Col·lectiu Emma - Explaining Catalonia

Saturday, 19 october 2013

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Recommended: "Catalonia: Cooperation or Confrontation" (Prof. Jordi Galí, El País)

A friendly divorce with minimal costs to both parties is not an idle dream

The following article is a translation of an article by Jordi Galí, published in the Spanish daily El País on 12 October 2013.


"Catalonia: Cooperation or Confrontation"

One of the main uncertainties surrounding the eventual creation of a Catalan state is how exactly this new state would fit within Europe. Many Catalans wonder whether this new scenario would allow them to continue to enjoy the economic benefits that come with belonging to the European Union (EU) and the euro area. Although statehood, by definition, would open the door to numerous alternatives, in Catalonia’s case there seems to be a broad social and political consensus about the desirability of staying within the EU and keeping the euro as a currency. How could an independent Catalonia go about achieving these objectives? In my opinion, the answer to this question depends on the kind of scenario the eventual founding of the Catalan state takes place in. Broadly speaking, we could distinguish between two possible scenarios: one of cooperation and one of confrontation.

In a scenario of cooperation, Spain would accept an outcome favorable to independence in an eventual consultation of the Catalan people, thus initiating a process in which both governments would work out the terms of a “friendly divorce.” This is precisely the framework provided in the accord between the Governments of Scotland and the United Kingdom, which commits both parties “to continue to work together constructively in light of the outcome [of the referendum], whatever it is, in the best interests of the people of Scotland and the rest of the United Kingdom.” In a scenario of this nature, whether or not Catalonia gained automatic admission to the EU (and, as a result, to the euro area) would be a mere formality, only important on a symbolic level. In the worst of cases, Catalonia would be admitted to the EU after a negotiation process that, given the extraordinary circumstances mentioned above, should end up being simplified and relatively quick. What would be most important would be to ensure, during the transition period, the continuity of the rights and obligations that govern the economic relations between Catalonia and the rest of the EU, and in particular, those regarding the free movement of goods, persons, and capital. This “extension” of the current regime should also naturally include all monetary aspects. Therefore, although Catalonia would not be a formal member of the euro area, the euro would continue to be its official currency, and the Catalan financial institutions would have access to the Eurosystem financing mechanisms and European payments infrastructure. At the end of the transition period, and after Catalonia is formally admitted to the EU, the new State’s central bank would take up its duties as a national central bank within the Eurosystem.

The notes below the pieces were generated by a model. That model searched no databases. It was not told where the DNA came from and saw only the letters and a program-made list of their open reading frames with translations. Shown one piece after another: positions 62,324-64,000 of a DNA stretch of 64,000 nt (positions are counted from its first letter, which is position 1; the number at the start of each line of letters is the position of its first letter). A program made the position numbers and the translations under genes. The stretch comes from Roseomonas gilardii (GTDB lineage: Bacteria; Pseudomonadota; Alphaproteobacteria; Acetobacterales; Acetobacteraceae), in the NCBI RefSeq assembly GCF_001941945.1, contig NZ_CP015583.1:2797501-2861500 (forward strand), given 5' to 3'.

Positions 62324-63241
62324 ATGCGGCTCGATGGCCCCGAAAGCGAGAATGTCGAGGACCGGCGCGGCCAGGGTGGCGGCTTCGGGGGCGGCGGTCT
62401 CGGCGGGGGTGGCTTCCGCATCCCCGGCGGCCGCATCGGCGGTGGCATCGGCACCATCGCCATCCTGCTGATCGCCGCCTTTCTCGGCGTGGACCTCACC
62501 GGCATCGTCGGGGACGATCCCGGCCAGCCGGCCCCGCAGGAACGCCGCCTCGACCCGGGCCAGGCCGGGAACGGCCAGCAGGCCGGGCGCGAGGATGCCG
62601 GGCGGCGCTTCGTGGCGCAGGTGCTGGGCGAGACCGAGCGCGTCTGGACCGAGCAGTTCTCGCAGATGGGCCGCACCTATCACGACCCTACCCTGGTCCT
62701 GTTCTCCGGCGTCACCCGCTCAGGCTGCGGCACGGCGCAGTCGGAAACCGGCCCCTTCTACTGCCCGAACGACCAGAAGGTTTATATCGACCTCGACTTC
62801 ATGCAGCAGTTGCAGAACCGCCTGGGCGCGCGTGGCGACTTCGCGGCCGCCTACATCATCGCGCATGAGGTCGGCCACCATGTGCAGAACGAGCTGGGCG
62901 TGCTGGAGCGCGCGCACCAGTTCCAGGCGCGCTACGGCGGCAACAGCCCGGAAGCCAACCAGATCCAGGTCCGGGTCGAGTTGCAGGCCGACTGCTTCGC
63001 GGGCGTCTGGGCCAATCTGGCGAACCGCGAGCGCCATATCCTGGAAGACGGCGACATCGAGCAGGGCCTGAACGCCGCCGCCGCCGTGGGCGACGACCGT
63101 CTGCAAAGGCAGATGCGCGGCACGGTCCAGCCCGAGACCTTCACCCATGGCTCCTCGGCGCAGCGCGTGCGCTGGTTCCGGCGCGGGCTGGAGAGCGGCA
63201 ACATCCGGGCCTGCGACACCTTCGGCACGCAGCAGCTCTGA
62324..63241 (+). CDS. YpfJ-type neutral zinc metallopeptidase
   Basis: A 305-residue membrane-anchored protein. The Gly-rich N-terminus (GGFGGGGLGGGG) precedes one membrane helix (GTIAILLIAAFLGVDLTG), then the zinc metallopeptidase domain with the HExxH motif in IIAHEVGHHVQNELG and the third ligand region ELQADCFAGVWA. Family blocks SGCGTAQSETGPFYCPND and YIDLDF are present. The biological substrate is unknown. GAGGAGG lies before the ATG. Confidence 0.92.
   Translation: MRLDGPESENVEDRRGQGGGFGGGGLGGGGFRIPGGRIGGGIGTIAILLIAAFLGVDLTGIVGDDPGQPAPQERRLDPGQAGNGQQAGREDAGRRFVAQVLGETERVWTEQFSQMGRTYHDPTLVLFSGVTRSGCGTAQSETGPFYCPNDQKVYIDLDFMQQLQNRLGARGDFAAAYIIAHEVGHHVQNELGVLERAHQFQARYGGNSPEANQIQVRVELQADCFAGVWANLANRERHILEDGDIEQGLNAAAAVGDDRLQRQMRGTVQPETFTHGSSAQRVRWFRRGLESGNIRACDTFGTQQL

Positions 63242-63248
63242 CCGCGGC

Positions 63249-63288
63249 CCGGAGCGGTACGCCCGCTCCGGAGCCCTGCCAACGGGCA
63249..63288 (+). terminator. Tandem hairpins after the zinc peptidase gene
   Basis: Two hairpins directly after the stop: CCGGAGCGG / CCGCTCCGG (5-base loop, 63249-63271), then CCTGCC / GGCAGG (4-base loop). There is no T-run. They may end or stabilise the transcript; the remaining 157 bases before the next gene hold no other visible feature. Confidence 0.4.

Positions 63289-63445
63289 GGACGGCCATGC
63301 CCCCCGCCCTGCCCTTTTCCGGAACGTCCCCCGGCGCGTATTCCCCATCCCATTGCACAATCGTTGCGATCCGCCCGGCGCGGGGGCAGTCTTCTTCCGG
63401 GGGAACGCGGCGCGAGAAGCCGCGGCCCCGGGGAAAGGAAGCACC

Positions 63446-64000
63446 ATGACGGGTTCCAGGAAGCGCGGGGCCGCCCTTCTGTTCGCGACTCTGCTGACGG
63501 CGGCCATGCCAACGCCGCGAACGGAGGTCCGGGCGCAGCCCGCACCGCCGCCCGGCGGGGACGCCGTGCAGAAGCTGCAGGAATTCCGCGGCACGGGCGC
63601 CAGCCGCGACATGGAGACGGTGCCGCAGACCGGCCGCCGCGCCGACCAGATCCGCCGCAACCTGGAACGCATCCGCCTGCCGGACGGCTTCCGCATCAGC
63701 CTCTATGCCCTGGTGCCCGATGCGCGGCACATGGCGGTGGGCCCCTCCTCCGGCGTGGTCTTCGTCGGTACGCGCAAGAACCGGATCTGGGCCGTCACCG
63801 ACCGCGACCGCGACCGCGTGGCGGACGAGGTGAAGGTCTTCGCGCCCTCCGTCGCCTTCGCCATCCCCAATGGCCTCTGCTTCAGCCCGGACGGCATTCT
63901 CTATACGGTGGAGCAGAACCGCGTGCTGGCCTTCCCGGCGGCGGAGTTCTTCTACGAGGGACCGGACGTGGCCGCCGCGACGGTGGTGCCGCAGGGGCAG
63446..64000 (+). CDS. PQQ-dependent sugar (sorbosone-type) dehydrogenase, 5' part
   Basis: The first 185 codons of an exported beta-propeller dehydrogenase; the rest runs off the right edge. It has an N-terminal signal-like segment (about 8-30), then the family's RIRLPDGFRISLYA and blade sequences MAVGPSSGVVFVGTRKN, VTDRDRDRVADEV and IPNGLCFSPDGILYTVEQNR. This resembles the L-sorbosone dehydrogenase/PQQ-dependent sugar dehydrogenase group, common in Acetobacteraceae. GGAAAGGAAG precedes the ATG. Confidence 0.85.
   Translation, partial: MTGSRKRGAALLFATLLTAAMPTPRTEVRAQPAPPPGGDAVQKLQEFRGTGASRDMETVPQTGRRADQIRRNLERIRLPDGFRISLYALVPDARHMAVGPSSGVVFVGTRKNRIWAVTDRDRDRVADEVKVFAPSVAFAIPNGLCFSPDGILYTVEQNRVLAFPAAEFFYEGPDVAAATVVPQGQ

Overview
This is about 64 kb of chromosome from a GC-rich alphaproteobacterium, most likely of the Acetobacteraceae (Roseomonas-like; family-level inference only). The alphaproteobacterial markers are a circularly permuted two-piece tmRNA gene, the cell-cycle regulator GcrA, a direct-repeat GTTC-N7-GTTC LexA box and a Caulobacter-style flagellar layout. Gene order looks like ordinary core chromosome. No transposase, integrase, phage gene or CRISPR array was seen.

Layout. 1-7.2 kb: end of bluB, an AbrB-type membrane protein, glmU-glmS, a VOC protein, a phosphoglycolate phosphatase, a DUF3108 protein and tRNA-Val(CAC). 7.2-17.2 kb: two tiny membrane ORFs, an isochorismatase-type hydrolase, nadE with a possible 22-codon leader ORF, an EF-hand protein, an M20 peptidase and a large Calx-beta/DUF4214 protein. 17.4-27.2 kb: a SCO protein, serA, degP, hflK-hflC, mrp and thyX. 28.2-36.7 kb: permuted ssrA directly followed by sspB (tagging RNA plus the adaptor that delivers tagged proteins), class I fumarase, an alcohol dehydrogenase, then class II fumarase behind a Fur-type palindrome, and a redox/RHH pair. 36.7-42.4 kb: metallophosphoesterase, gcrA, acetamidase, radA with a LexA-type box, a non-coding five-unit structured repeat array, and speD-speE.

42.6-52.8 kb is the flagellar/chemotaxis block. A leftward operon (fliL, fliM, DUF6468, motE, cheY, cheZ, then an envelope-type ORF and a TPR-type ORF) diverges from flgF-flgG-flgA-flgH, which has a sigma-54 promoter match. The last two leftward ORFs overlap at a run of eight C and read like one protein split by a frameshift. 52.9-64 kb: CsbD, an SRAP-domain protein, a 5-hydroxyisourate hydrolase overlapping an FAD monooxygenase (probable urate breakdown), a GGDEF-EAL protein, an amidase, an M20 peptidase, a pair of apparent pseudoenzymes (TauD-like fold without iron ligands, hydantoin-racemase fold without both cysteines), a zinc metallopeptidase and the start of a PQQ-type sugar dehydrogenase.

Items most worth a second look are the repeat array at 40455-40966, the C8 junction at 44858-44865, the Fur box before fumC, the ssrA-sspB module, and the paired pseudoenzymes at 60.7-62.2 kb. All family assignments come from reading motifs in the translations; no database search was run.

From a practical standpoint, the only difference between this scenario and that of an automatic EU entry would be that Catalonia would not be formally represented in the EU governing organs and institutions (including the ECB Governing Council) during the transition period until it officially became a member. Given the large number of EU member countries and the consequent little influence each one has on collective decision-making, no one can unblushingly claim that this absence would be a significant detriment to the Catalan economy.